Kevin Spacey Plays With Cards

In Television on February 4, 2013 at 10:18 am

And no, this review doesn’t concern “21” the movie involving car counting, Jim Sturgess, and Kevin Spacey. This review concerns the new show “House of Cards” a Netflix production directed by David Fincher.

Surprised by this show? You should be. I didn’t hear anything about this show until I saw an ad for it on Netflix. I watched the first few episodes interested, and then I found myself captivated.

“House of Cards” is the anti- “West Wing”, which is great because Netflix has the entire “West Wing” series and you can literally compare the two. Where Sorkin is hopefully, displaying a profound belief in government, Fincher is not. He shows back door dealing, blackmailing, drugs, sex, and the power of the internet. Where the “West Wing” is powerful displaying this wonderful message of what government could be and should be, “House of Cards” is that reality.

Kevin Spacey plays Frank Underwood, the House Majority Whip, meaning he keeps his party in line, who believes that his dreams of working within the White House have been made a reality. Sadly, this is not the case. Underwood is told by President Garrett Walker, played by Michael Gill, that he will not be Secretary of State despite getting Walker elected as well as his Chief of Staff Linda Vasquez, played by Sakina Jeffrey, her job. Underwood works with his wife Claire Underwood, played by Robin Wright, and Zoe Barnes,  played by Kate Mara,an unsatisfied Twitter obsessed journalist at the Washington Herald, to begin, what I believe, is his attempt to become the President. Underwood uses blackmailing tactics, sex, and the release of information to push his agenda which is to halt or change whatever it is that President Walker wants done.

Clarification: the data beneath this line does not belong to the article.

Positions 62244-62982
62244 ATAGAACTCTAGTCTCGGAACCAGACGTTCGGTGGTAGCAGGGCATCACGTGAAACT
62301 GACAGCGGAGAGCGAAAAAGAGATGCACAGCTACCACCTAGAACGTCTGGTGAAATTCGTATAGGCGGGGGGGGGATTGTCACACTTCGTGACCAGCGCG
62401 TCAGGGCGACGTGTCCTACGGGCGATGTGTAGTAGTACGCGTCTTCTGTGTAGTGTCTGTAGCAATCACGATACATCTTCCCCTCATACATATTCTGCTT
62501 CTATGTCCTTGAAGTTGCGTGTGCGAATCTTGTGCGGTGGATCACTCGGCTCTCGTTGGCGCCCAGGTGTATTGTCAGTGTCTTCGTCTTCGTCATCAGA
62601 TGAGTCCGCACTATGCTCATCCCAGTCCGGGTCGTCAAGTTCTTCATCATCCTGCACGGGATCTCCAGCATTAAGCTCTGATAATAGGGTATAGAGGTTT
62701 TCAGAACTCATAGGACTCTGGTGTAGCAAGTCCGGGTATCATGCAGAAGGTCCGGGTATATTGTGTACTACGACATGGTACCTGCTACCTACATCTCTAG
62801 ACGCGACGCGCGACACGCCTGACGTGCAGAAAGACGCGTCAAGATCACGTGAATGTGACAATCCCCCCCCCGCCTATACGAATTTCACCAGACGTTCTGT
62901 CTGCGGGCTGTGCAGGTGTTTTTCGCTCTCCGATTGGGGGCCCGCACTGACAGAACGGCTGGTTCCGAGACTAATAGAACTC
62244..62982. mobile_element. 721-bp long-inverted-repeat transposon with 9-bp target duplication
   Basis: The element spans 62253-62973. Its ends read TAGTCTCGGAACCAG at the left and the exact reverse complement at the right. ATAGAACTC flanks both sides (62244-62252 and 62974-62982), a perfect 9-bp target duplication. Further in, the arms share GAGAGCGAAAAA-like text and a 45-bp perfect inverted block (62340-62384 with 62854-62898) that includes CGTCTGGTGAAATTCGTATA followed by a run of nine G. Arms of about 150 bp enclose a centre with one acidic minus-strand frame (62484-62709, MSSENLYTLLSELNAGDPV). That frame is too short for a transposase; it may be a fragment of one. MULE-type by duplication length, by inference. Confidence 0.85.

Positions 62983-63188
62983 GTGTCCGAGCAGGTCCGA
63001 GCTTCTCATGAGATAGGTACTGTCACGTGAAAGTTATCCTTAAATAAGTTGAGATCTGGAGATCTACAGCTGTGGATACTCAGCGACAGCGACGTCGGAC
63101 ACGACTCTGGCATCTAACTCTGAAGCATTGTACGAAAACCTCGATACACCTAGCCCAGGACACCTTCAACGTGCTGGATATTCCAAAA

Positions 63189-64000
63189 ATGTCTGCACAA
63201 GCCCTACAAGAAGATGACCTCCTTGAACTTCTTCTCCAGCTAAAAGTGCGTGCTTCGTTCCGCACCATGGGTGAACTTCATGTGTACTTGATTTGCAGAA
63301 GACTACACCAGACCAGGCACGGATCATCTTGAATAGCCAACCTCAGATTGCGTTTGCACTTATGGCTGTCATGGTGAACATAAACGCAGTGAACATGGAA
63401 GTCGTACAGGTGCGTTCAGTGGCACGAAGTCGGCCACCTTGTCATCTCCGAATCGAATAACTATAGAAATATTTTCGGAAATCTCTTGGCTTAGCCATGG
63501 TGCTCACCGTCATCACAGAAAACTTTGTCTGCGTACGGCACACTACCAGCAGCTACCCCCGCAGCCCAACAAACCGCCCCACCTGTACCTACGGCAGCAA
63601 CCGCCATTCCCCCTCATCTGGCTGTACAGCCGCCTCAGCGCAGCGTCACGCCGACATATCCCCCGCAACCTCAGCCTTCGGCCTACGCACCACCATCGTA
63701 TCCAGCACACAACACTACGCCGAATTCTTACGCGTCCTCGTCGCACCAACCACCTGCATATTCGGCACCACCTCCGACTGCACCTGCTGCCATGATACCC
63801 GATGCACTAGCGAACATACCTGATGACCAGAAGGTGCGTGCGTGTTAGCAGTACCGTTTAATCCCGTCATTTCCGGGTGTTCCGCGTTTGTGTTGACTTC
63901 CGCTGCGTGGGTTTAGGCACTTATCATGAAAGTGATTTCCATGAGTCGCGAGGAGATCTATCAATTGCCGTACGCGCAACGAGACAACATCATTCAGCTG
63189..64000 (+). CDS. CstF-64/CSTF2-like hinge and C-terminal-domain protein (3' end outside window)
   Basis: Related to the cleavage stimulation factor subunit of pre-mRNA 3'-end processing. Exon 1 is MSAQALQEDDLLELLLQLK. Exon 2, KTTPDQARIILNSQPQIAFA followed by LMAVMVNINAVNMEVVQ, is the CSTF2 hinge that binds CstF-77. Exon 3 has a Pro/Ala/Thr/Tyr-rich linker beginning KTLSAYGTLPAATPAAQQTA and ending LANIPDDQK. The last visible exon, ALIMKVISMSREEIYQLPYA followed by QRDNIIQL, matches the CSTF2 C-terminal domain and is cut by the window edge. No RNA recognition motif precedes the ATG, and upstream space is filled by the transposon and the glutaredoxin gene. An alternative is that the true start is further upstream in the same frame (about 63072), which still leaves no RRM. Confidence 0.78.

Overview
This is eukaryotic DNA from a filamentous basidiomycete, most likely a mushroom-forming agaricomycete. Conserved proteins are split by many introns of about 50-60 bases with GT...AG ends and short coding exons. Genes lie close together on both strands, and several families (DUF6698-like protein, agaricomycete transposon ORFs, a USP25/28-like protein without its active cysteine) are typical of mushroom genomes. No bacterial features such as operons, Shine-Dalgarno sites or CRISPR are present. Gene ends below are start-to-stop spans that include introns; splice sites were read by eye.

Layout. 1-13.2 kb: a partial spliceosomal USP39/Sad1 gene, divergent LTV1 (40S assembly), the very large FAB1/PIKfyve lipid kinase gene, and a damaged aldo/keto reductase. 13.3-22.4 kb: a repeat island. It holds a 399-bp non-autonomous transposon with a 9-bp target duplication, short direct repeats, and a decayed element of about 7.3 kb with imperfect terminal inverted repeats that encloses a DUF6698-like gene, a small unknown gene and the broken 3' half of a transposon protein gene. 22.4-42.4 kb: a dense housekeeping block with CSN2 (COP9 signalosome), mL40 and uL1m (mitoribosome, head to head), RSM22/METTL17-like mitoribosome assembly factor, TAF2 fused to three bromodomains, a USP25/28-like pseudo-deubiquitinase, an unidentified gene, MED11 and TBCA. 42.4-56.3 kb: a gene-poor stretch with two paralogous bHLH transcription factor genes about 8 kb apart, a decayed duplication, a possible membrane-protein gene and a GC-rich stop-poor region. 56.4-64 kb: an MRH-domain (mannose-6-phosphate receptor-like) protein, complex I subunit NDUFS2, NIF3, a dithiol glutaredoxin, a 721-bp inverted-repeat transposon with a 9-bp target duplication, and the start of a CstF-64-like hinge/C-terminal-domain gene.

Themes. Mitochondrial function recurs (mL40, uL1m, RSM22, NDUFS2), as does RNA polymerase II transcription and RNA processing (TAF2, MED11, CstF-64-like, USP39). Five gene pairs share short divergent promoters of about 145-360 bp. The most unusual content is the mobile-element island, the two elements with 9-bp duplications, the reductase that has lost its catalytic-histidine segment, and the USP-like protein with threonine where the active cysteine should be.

Kevin Spacey plays this southern politician disturbingly well, shocking the audience from the very beginning. He also breaks the fourth wall, looking directly into the camera to convene with the audience his thoughts and beliefs, regarding what is currently happening. Don Cheadle commits this same act in “House of Lies” but Spacey’s is so much darker, talking to the audience in that reassuringly slow southern accent, putting a spin on whatever he is doing.

Robin Wright is great as Spacey’s equal, both of them appear to be powerful, unapologetic, and terrifying. At one point, Claire even pushes Frank to do something and despite him proclaiming that he will not be controlled, he is controlled. Their relationship is extremely captivating, showing moments where they are honest and open with one another where others might not have been. I am only on episode four, but the relationship between these two is something I feel compelled to see until the very end.

Kate Mara is good, although there are a few instances where I felt her character would benefit from a little more explanation, a little more development. Don’t get me wrong, her character is interesting but I feel that her connection with Underwood is a little forced. I do like her use of the internet to get what she wants, I think this is a great critique as to what is becoming news now a days and how everything can be made public in a matter of seconds. I am intrigued to see what happens to her has the show progresses.

Corey Stoll, playing Senator Russo a pawn that is harshly used by Underwood, also does a great job within this show. His resemblance to Paul Scheer, of “The League” is creepy at times, given the role he has within this show, but he does a wonderful job showing what happens when you put a man between a rock and a hard place. This is, I believe, that first time I have seen this actor but he does a damn good job.

Also worth noting, is that this show doesn’t feel like a show. Rather it feels like an extremely long movie cut into several parts. I think this is an aspect of both, David Fincher’s directing and the fact that you can make it one long movie because it is on Netflix. This aspect of it, makes it a damn good show.

If you like political dramas, Kevin Spacey, and a more realistic view on politics, compared to the “West Wing”, watch this show. It is captivating and phenomenally directed.


Leave a Reply

Fill in your details below or click an icon to log in: Logo

You are commenting using your account. Log Out /  Change )

Google photo

You are commenting using your Google account. Log Out /  Change )

Twitter picture

You are commenting using your Twitter account. Log Out /  Change )

Facebook photo

You are commenting using your Facebook account. Log Out /  Change )

Connecting to %s

%d bloggers like this: